Republicans are opening up their coin purse for an albeit small, but still surprisingly early, investment of $3100 into ads targeting the vulnerable member of congress who supported The Affordable Care Act, or Obama-Care. Surprising, when any fair and honest coverage of the Healthcare.gov roll out or the 'You can keep your plan....' statements would be sufficient for driving the point home. These 'reminder' attacks to a sitting incombent seem weak compared to Democrats taking steps to begin character assassinations of people who aren't even necessarily running.

Many New Hampshire Republicans hope that Shaheen will be challenged by former Massachusetts Sen. Scott Brown, who recently moved into the state full time. National and state Democratic committees have run a few ads sniping at his old Senate record from a group much more ominously called 'Senate Majority PAC', who is going beyond the coin purse and cashing in some Bar Mitzvah bonds to the tune of $150,000 to call dibs on casting the first stone.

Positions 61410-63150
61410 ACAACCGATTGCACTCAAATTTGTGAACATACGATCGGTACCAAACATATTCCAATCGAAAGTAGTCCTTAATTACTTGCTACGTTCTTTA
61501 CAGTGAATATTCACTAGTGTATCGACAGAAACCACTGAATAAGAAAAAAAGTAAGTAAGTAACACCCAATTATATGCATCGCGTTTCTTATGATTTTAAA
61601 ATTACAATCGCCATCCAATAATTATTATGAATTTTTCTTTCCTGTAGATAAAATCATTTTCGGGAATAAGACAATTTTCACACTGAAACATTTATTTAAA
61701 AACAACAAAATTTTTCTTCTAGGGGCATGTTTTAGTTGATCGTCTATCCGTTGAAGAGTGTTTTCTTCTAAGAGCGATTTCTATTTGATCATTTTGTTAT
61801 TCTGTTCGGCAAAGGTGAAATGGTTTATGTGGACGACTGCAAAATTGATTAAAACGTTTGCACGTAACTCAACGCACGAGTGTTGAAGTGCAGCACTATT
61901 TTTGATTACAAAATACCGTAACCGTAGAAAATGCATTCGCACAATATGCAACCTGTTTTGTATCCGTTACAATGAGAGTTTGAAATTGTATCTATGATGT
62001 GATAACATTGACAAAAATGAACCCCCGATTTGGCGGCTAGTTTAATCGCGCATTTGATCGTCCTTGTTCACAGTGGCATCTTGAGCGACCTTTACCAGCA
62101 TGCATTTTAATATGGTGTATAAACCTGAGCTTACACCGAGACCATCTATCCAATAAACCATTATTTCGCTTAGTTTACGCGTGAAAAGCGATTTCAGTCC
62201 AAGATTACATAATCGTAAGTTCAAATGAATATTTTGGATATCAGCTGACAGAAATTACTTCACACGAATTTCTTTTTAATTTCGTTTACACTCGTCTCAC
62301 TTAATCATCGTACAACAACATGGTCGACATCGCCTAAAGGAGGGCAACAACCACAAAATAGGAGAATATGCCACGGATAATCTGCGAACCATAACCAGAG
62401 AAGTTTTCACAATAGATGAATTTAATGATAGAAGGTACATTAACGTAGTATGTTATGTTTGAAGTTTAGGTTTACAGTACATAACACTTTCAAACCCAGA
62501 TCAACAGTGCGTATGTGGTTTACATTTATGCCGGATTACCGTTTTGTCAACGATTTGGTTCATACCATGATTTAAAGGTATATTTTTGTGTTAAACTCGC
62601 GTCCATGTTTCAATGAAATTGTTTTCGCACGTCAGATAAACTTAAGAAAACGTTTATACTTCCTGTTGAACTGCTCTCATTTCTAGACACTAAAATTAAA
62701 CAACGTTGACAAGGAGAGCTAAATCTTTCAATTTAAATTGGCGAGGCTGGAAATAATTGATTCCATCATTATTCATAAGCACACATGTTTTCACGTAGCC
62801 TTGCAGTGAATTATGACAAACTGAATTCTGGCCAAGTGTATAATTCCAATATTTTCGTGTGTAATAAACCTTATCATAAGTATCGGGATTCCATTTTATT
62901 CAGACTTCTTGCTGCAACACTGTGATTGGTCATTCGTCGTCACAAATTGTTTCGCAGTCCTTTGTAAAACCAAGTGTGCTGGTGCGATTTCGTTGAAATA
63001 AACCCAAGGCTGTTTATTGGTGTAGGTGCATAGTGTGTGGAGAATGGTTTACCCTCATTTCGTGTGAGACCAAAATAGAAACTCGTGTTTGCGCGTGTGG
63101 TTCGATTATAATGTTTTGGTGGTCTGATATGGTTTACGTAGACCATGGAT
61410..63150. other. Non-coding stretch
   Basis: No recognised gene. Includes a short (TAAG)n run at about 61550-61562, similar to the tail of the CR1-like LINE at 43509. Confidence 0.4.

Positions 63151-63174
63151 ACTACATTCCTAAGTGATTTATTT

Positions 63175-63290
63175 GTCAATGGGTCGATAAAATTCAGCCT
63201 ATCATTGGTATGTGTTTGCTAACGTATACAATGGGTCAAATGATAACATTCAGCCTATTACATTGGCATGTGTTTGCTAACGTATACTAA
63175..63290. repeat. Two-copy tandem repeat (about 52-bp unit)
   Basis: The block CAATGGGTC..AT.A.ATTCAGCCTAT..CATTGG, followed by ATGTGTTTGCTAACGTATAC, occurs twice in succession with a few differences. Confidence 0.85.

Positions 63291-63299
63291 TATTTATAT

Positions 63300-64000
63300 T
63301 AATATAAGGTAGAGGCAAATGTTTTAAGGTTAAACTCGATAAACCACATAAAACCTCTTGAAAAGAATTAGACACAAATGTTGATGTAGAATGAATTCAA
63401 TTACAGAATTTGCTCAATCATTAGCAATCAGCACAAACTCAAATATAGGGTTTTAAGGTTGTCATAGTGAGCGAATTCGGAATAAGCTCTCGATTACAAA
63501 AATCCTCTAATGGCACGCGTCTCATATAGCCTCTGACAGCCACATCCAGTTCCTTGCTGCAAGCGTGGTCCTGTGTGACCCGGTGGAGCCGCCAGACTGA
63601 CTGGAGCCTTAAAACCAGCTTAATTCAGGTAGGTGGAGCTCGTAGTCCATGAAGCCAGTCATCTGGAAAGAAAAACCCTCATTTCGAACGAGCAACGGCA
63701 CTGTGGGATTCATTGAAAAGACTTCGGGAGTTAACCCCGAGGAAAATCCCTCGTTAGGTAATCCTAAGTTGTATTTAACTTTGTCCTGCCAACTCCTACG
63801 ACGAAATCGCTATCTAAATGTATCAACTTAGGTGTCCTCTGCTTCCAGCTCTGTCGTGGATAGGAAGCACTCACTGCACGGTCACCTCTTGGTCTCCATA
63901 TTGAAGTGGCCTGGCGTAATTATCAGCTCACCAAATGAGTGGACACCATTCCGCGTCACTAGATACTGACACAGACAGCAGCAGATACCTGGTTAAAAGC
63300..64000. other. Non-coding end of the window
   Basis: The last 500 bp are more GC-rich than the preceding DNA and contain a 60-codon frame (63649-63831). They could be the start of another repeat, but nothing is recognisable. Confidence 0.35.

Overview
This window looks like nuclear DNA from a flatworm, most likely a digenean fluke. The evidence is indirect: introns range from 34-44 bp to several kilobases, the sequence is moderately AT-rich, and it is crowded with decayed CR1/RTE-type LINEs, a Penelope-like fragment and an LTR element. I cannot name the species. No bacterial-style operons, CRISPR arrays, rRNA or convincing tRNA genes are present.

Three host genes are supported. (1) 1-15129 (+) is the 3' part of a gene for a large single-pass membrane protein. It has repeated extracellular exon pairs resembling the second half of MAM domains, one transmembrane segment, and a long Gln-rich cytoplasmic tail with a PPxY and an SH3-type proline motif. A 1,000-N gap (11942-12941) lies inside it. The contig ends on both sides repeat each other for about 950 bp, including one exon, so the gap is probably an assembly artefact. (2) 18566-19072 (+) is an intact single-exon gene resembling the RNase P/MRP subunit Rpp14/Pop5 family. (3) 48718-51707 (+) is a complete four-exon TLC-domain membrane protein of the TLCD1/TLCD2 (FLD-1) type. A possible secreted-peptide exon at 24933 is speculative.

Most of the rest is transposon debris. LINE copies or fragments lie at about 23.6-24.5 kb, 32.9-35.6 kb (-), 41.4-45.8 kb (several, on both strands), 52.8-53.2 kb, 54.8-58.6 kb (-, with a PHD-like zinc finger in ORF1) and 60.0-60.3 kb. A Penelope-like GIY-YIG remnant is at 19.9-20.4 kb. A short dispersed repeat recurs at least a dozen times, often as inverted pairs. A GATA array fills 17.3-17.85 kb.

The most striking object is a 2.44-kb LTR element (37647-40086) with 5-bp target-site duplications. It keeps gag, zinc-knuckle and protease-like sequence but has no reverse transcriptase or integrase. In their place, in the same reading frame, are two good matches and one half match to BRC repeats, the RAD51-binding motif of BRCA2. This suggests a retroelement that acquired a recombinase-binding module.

One of the high points of the 2008 election for me. The general election was, relatively speaking, free of major smear and attack ads. Granted, the main reasons wer that Obama didn't need to and McCain didn't want to come across as a racist. Unlike the 2012 Presidential election where Obama had to come after Romney to paint him as one of the super rich snobs rather then defend his record. And, Romney was obviously being racist when he talked about things like 'law and order' and 'love of family'. Wait a minute, I have to self correct here, McCain did say anything about Obama, and that made him a racist.